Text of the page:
Women in Chiapas are endangered by the patriarchal beliefs of Mexican society.
“Machismo is deadly,” said Adela Bonilla, head of an organization in Chiapas that offers support to women infected with HIV. In this Mexican state, like in other rural areas in the country, women have few if any opportunities to get an education and a job, and thus become financially independent. They are forced to rely on men who often deceive and cheat on them, while they, as wives, are expected to remain faithful. This sexist behavior is nothing new in Mexico, but perhaps what some don’t realize is the effect it’s had on female health as men refuse to use condoms, and women, fully dependent on their partners, are left without a choice.
Selfish, misogynist and uninformed acts have led to many women contracting HIV from their husbands and then being forced to live with the social stigma accompanied with a disease viewed as a result of sexual deviance. On top of this, sexual education campaigns are thwarted due to discrimination and conservatism prevalent in rural Mexico, areas that suffers the most from this combination of machismo and vulnerability to viruses.
The Atlantic offers some statistics about the spread of HIV in Mexico, and discusses how gender roles in Chiapas have helped propagate the disease:
The state of Chiapas is the poorest in Mexico. It is home to a highly indigenous, dispersed, and rural population. In 2012, 75 percent of residents lived in poverty. The state also trails the nation in several indicators of public health. For every 100,000 residents, Chiapas has a mere 93 doctors and 45 hospital beds, the lowest rates in Mexico. The lack of medical infrastructure in the state has particularly affected women, leading to high rates of maternal death and the spread of infectious disease, such as HIV.
The first case of HIV in Mexico was recorded in the year 1983, two years after the United States recorded its first instance of the virus. In 2012, 0.3 percent of the total Mexican population was living with HIV as compared to 0.6 percent in the U.S. In Mexico, as in the U.S., the epidemic is concentrated among men, who represent 82 percent of the documented cases in the republic. Nationwide, 54 percent of all HIV cases were transmitted through homosexual or bisexual behavior. By comparison, 61 percent of all new HIV cases in the U.S. are among gay and bisexual men.
But in rural Chiapas, HIV has a different face. Last year it was estimated that 60 percent of all cases in the state were contracted through heterosexual activity. Nationwide, women represent 18 percent of HIV cases. In Chiapas, that number jumps to 27 percent.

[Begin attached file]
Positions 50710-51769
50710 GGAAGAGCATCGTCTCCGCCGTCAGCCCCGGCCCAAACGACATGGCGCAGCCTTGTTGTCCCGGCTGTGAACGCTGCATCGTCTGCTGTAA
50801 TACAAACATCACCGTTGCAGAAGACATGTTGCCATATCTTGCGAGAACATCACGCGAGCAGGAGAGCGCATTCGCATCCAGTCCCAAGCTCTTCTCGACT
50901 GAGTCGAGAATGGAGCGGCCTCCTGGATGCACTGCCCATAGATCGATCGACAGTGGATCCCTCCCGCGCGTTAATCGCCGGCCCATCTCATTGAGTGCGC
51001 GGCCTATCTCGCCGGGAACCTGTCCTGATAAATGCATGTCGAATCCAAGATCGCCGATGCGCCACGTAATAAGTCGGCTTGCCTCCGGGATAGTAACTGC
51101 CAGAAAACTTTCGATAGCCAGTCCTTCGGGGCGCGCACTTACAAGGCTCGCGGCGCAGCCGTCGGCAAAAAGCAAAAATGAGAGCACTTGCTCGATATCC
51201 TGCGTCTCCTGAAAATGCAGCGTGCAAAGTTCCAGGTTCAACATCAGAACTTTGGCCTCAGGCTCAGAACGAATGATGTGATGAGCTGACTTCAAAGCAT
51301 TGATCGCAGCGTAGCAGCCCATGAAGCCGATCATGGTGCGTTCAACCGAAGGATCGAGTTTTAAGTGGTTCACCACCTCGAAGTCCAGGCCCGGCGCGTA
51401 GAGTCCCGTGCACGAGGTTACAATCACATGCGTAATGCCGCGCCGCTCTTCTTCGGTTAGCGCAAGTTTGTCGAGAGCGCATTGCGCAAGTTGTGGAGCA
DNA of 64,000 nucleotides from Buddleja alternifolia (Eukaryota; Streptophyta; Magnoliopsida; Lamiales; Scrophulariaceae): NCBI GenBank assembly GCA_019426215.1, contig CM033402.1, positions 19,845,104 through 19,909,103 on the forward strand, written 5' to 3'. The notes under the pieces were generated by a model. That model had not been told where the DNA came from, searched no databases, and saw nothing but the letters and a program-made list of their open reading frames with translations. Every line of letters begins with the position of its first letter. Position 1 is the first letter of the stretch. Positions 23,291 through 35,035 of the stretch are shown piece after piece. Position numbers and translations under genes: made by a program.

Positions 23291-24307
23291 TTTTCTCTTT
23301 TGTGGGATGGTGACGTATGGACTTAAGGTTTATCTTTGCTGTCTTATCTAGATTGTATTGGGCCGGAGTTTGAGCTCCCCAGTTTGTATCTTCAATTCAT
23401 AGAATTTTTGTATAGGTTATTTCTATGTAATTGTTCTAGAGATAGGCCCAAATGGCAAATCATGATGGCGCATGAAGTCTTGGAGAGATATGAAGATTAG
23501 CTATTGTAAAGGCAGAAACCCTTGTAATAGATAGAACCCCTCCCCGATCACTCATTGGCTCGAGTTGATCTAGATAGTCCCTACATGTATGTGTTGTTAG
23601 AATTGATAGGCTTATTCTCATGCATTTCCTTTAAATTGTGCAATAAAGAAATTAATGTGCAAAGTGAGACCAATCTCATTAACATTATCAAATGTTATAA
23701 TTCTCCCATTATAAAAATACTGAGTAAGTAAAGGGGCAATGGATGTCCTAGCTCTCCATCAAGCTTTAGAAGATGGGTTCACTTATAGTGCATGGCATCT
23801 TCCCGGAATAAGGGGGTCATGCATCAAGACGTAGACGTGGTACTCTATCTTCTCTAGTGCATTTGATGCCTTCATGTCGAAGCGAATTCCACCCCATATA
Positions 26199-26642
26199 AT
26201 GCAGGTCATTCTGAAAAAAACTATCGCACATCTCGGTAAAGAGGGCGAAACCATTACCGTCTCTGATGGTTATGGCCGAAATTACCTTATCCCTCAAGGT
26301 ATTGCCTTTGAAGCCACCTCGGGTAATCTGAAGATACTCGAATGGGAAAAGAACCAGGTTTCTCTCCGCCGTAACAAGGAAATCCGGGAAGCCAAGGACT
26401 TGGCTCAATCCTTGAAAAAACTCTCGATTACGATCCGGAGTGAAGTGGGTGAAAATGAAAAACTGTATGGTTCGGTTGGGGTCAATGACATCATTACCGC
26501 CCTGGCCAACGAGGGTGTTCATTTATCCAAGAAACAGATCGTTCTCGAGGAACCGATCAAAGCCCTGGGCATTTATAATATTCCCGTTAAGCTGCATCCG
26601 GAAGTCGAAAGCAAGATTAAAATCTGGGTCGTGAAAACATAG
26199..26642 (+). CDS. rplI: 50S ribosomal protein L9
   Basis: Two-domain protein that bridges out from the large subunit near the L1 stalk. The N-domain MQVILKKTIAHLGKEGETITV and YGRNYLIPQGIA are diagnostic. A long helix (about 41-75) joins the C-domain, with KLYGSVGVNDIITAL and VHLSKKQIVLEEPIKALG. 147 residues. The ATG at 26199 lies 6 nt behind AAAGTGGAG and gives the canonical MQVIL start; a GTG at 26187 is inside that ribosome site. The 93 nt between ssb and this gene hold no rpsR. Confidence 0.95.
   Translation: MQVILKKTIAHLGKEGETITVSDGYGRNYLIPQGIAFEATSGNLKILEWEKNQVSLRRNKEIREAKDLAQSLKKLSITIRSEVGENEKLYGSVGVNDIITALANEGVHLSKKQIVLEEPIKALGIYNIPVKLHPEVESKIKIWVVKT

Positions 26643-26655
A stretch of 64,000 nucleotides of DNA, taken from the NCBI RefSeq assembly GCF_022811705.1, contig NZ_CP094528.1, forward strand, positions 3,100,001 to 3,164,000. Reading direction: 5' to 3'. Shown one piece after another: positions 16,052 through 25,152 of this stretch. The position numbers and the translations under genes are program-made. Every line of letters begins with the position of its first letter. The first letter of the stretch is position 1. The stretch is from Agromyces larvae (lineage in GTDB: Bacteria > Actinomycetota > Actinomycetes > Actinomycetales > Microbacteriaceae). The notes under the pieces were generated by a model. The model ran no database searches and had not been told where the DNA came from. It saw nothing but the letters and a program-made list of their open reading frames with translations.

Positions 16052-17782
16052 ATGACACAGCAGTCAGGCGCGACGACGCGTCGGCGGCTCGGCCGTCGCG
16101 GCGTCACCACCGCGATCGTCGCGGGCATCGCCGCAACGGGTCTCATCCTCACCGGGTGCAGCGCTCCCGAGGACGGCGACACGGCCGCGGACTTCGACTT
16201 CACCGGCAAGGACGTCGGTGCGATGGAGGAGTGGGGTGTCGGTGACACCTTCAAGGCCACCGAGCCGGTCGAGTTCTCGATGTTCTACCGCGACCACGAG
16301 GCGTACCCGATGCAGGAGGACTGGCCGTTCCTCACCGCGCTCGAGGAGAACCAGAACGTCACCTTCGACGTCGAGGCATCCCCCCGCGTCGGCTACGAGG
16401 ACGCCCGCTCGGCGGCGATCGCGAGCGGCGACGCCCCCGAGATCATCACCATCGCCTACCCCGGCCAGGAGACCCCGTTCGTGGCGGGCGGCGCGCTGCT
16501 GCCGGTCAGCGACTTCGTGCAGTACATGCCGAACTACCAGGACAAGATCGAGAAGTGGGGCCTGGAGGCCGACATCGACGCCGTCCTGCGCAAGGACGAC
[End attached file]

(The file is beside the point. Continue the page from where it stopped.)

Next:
“AIDS has completely changed the way we think about love, fidelity, and marriage,” said Martha Figueroa Mier, director of the San Cristóbal Women’s Collective. The collective has been operating for 24 years, primarily on cases of domestic abuse and rape. “Whatever problem women have,” she said, “when they come to us our advice is a) file a police report, but only if you want to, and b) definitely take an HIV test.”
In the words of Jennifer Hirsch, professor of sociomedical sciences at Colombia University, in rural Mexico “women are infected by the very people with whom they are supposed to be having sex—indeed, according to social convention in Mexico, the only people with whom they are ever supposed to have sex.” Male infidelity in Mexico does not represent any sort of major social transgression, a statement that is not true for women. Gender ideologies have created relationships of power where decisions about the female body, such as whether or not to use a condom, are commonly in the hands of men. It is a patriarchal set of norms, beliefs, and actions that make women particularly vulnerable to infection.
Many people keep their disease a secret, but some have used their illness to promote the importance of sexual education and help counsel others who have not reached the same sense of acceptance. Several nongovernmental organizations have been started by people who believe in destigmatizing HIV as well as helping infected victims cope with their everyday lives. But according to Ronaldo Tinoco Ojanguren, the director of one such NGO, in a state where lawmakers have approved legislation that would ban children born with HIV from public schools, there’s only so much that can be done without government assistance. “In Chiapas, we are now accustomed to poverty. We don’t need interventions, we need a fundamental change to the system,” Tinoco Ojanguren said. And, I would add, a revision of the gender ideologies that endanger women’s lives in more ways than one.